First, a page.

There are several hundred people in the region — particularly Mike Stornant in Rockford and another 560 people at the Bates boot factory in Big Rapids — who are wondering if the election is going to affect their future business.
Wolverine Worldwide’s Bates division may now be the largest supplier of footwear to the U.S. military, according to Stornant, vice president and general manager of Bates.
“We make a million pair of boots and shoes for the military in that facility, annually,” said Stornant.
Over the last year or two, said Stornant, Bates has been “the number one supplier (of footwear), in terms of dollars and volume, to the military. But that changes, from year to year.”
A change could put Bates back to number two or three, he added, “but right now, we happen to be having some success with these contracts, and view ourselves as a leader in that competitive set.”
In September, Wolverine Worldwide announced it had won a new $6 million contract for Bates boots for the U.S. Army. Under the contract, Bates will produce 64,000 pairs of temperate weather mountain combat boots at the Big Rapids plant over the next six months. It is a specialized boot for U.S. combat troops operating in the mountainous regions of Afghanistan, according to Stornant.
This is just one of many contracts awarded to the Bates division.
Wolverine’s announcement in early September said the new contract, combined with the other orders recently placed by the Army for mountain combat boots, brings the cumulative value of those contracts to just over $15 million in 2012.
Defense contracts are actually a very small percentage of Wolverine’s business, however. The global company had had annual sales up to $1.4 billion; that is expected to reach about $2.5 billion, now that it has acquired the company that owns the Sperry Top-Sider, Saucony, Stride Rite and Keds brands.
Wolverine is now apparently the world’s top “brown shoe” company, surpassed in sales only by the two giant athletic shoe companies, Adidas and Nike.
The military is not the only Bates customer. It makes many types of “uniform boots” that are popular around the country with police, fire and rescue departments, park rangers, and others.
Stornant said other shorter-term contracts were about to expire when the early September Army order came in, so it didn’t require any additional hiring at the Big Rapids plant. However, there was yet another, longer-term contract for the same type of boot that was awarded to Bates in late September, so there will probably be hiring of another 20 or so employees next year.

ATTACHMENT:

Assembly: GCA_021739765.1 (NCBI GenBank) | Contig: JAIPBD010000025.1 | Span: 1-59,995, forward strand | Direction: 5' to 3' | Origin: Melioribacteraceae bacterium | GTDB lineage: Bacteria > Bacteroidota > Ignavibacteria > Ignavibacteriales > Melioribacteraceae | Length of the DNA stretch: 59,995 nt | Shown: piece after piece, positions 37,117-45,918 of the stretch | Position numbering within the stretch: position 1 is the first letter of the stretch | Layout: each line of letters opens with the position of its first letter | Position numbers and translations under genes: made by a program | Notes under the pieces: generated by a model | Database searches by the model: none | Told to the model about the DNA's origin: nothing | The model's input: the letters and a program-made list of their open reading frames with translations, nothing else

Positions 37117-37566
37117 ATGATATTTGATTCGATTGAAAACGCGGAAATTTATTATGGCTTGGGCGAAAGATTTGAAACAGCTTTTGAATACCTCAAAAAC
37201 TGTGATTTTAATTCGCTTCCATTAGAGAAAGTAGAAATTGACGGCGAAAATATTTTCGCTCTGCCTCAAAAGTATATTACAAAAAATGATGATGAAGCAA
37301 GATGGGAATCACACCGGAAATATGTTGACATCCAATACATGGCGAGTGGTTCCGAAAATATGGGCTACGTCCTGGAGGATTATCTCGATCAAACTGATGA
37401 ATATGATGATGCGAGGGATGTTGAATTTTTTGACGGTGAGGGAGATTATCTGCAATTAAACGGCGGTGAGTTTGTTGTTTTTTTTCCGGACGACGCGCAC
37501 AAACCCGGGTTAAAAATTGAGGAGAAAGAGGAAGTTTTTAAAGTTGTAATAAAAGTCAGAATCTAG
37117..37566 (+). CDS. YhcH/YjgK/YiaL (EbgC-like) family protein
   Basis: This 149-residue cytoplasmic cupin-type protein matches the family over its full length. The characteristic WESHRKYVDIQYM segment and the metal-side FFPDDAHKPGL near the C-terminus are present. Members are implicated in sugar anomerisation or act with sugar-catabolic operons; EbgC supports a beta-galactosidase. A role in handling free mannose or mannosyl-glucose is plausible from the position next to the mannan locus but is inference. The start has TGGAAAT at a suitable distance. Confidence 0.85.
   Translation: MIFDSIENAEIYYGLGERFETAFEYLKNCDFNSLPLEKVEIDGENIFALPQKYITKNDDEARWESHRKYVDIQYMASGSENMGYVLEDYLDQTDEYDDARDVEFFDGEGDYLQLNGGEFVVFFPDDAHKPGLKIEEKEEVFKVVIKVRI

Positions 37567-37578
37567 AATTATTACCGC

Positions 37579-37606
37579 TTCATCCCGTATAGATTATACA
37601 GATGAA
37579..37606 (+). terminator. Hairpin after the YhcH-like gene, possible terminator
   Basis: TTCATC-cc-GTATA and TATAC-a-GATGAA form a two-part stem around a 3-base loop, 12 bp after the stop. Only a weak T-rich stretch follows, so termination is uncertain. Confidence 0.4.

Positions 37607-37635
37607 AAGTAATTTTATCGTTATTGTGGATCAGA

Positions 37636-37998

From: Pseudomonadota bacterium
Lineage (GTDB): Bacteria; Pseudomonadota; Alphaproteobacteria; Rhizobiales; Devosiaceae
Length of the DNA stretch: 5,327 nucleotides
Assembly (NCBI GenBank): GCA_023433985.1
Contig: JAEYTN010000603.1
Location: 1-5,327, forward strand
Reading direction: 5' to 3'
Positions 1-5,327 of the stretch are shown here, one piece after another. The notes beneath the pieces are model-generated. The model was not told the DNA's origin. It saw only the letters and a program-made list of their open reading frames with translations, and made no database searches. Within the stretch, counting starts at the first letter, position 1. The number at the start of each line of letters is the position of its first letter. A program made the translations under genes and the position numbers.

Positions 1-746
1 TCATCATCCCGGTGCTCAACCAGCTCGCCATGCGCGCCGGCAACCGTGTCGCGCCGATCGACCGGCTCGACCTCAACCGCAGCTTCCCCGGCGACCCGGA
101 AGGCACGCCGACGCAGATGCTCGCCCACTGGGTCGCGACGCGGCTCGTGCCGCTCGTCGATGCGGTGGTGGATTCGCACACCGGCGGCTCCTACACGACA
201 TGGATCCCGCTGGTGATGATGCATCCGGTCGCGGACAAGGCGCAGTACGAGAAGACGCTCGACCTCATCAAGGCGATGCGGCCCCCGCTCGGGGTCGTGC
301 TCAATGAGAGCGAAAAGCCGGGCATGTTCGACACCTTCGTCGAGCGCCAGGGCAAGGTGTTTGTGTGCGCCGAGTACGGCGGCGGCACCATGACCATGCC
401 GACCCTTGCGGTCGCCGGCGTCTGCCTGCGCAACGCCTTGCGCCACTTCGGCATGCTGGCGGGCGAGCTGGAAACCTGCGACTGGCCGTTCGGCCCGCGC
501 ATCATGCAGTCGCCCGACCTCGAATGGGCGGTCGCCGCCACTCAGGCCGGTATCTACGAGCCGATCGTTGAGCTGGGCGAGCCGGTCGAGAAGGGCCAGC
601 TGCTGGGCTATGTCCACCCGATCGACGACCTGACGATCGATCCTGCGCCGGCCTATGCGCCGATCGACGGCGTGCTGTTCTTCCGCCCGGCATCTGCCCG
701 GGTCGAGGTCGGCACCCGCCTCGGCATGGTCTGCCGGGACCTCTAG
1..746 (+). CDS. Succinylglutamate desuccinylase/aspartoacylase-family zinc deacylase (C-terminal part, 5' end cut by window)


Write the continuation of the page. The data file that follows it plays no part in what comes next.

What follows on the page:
When he spoke to the Business Journal, Stornant had just returned from a conference put on by the Army in Washington for defense contractors. He said there were a lot of vendors there who have questions and concerns about military spending and the Department of Defense budget for next year.
Due to the impending election, however, there was “much hesitancy in speculation.”
Stornant said if there was a change coming in U.S. military spending, his personal opinion is that it might not be felt for another 12 to 18 months.
“Obviously, as a key supplier, we’re concerned about it,” he added.
Wolverine’s announcement about the mountain combat boot contract noted that “this product meets all Berry Amendment requirements.”
According to the U.S. Department of Commerce, the Berry Amendment (originally passed by Congress in 1941 and made permanent in 1994), requires the Department of Defense to purchase only food, clothing, fabrics, fibers, yarns, other made-up textiles, and hand or measuring tools that are grown, reprocessed or produced in the United States.
“The Berry Amendment has been critical to maintaining the safety and security of our armed forces by requiring covered items to be produced in the United States. With respect to textiles and clothing, the Berry Amendment has been critical to the viability of the textile and clothing production base in the United States,” states the DOC website.
According to the American Apparel & Footwear Association (AAFW), of which Wolverine is a member, the Berry Amendment “provides a vital national security protection, while simultaneously maintaining a strong domestic manufacturing base and jobs for American workers.”
Unlike footwear for the U.S. military, almost none of the footwear bought by consumers in the U.S. is made here.
According to the AAFW ShoeStats 2012 report, “98.6 percent of footwear sold in the United States is made internationally, a 0.2 percent decline from 2010, which represents the first-ever decline in import penetration, or the amount of the U.S. footwear market supplied by imports.”